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Seahawks follow their quarterbacks’ lead in running past Chargers
After Terrelle Pryor had slapped an exclamation point on the Seahawks’ romp over the San Diego Chargers with a 44-yard touchdown run in the fourth quarter, one of the first players to greet him on the sideline was fellow quarterback Russell Wilson.
“I told Terrelle as he got over to the side, ‘You may be faster than me, just by a little bit, but I’m still quicker,’ ” Wilson said with a laugh after Friday night’s 41-14 victory at CenturyLink Field in the Seahawks’ preseason home opener.
It was that kind of night for the Seahawks, as the Chargers got a full dose of their quarterbacks.
Robert Turbin had the other – on a 1-yarder to cap the first possession of the game – as well as 47-yarder.
Put it all together and the Seahawks ran for 243 yards, and Turbin’s game-high 81 were three more than the Chargers were able to generate.
“We want to be explosive,” Wilson said. “We also want to run the football extremely well, and still be explosive in the running game but also the passing game.”
Check, and check. In addition to all those rushing yards, the Seahawks also had 37- and 24-yard completions to tight ends Zach Miller and RaShaun Allen. Miller’s came on an eight-play, 62-yard drive to Wilson’s first TD run. Allen’s came on a seven-play, 55-yard drive to Daniels’ TD run.
“Really happy with the first team offense, to move the ball like that and score four times, it was great,” coach Pete Carroll said of the 74-, 78-, 62- and 67-yard drive engineered by Wilson before he called it a night and turned things over to Pryor.
But this game wasn’t all about the offense. The No. 1 defense that played without four starters – end Michael Bennett, middle linebacker Bobby Wagner, strong-side linebacker Bruce Irvin and All-Pro strong safety Kam Chancellor – did not allow the Chargers to score. The special teams supplied 55- and 38-yard field goals by Steven Hauschka and a 29-yard kickoff return and 22-yard punt return by Bryan Walters – while Jon Ryan got a DNP (did not punt).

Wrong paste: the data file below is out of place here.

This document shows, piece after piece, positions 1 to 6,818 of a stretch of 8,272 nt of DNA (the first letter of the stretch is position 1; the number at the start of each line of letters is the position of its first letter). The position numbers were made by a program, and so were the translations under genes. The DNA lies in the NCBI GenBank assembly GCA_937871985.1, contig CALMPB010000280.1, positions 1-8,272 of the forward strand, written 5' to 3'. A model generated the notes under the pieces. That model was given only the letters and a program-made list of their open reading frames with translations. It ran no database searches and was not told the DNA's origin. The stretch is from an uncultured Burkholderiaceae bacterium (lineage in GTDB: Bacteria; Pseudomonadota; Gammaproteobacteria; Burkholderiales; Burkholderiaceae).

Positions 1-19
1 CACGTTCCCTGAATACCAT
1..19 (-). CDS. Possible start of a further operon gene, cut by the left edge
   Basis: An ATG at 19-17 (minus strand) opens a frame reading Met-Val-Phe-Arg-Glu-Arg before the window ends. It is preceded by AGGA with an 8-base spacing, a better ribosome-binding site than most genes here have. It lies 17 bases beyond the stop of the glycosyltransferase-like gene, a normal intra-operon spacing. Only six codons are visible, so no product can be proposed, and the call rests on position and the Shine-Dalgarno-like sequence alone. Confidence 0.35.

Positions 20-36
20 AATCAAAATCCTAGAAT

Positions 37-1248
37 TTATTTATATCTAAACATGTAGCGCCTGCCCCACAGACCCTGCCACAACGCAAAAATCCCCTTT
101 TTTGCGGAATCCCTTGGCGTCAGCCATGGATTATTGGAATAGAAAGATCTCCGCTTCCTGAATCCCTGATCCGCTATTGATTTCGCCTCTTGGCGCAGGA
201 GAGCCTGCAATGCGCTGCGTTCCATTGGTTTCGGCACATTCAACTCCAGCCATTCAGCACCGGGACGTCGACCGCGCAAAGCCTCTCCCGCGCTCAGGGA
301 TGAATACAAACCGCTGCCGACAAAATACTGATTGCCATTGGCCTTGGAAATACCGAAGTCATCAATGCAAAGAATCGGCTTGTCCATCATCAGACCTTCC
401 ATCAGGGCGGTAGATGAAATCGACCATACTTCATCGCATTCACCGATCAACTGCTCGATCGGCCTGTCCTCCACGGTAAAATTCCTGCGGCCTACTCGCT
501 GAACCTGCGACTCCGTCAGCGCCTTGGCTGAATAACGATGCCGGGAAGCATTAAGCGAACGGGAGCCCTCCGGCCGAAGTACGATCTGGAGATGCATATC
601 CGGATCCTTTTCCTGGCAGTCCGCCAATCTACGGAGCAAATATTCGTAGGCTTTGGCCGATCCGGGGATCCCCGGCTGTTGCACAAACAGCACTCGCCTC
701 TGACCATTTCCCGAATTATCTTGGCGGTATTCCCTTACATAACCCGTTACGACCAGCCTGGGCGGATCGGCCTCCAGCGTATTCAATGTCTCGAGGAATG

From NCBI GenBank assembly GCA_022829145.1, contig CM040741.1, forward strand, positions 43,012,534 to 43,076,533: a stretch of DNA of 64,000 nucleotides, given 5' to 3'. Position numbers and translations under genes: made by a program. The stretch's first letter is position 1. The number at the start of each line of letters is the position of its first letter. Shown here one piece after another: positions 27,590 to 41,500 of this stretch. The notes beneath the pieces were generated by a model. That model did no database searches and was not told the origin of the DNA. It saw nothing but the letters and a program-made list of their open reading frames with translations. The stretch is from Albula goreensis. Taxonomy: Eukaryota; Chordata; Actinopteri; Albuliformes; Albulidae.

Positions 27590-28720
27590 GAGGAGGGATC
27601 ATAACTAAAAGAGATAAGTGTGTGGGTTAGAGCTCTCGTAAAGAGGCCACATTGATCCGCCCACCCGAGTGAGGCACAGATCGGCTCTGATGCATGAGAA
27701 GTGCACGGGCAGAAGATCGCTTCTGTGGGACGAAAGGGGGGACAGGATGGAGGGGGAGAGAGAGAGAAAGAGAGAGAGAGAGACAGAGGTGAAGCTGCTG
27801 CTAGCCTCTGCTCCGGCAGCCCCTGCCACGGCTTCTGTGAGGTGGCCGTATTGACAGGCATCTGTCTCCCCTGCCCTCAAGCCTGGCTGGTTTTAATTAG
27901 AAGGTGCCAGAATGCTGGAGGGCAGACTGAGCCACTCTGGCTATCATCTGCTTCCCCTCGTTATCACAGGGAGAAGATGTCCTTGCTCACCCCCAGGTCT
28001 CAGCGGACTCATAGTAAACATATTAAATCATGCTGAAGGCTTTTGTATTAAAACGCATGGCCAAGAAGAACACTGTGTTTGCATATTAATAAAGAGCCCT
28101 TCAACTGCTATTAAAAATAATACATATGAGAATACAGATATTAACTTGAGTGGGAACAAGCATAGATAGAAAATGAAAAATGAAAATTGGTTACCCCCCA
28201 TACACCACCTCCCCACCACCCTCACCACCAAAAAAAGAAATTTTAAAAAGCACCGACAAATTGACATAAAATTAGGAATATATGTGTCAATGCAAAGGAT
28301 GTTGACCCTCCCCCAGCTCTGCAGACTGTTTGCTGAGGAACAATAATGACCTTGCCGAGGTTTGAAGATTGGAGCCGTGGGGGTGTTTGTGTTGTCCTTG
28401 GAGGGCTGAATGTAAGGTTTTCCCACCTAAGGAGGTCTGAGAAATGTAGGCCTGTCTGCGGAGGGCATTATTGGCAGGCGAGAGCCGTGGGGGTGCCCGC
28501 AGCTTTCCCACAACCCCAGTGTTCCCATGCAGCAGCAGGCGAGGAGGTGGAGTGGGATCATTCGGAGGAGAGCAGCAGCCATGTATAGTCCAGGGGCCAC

“That’s about as much as we can hope for in this first night coming home,” Carroll said.
As with Wilson meeting Pryor on the sideline following his long run, All-Pro cornerback Richard Sherman was there to offer encouragement to Simon after his even longer run.
“Richard just came up to me and was like, ‘That was a bad call,” ’ Simon said. “He told me, ‘Great position. Great play. They’re going to review it.’ ”
The play was an example of how the officials are putting an emphasis on contact by defensive backs downfield this season.
“I can tell you that the official said that he had his hands on him 7 yards down the field, instead of 5,” Carroll said when asked about Simon’s big play that wasn’t – at least not officially. “I’ve got to see it again, but I thought it was a perfectly executed two-hand jam and press and turn and roll with the ball and made a great play.
“It was a great play. We’ll see if it was 7 yards down the field. I don’t know. If it was, it was a legit call.”
There was no such controversy when it came to Pryor’s 44-yard burst. He made a quick fake to the running back who was heading up the gut, and the Chargers’ defenders bite. That left Pryor all alone as he broke to his left, and even more along as he outran everyone to the end zone.
“I got a quick jab, and once I hit that corner …” Pryor said, not completing the thought as he broke into a large smile. “That’s why I did it quick. I didn’t want to do a full sell because they would have had time to recover and see that I didn’t hand the ball off.
“It was a great play.”
On what was a great night for the Seahawks in their preseason home opener.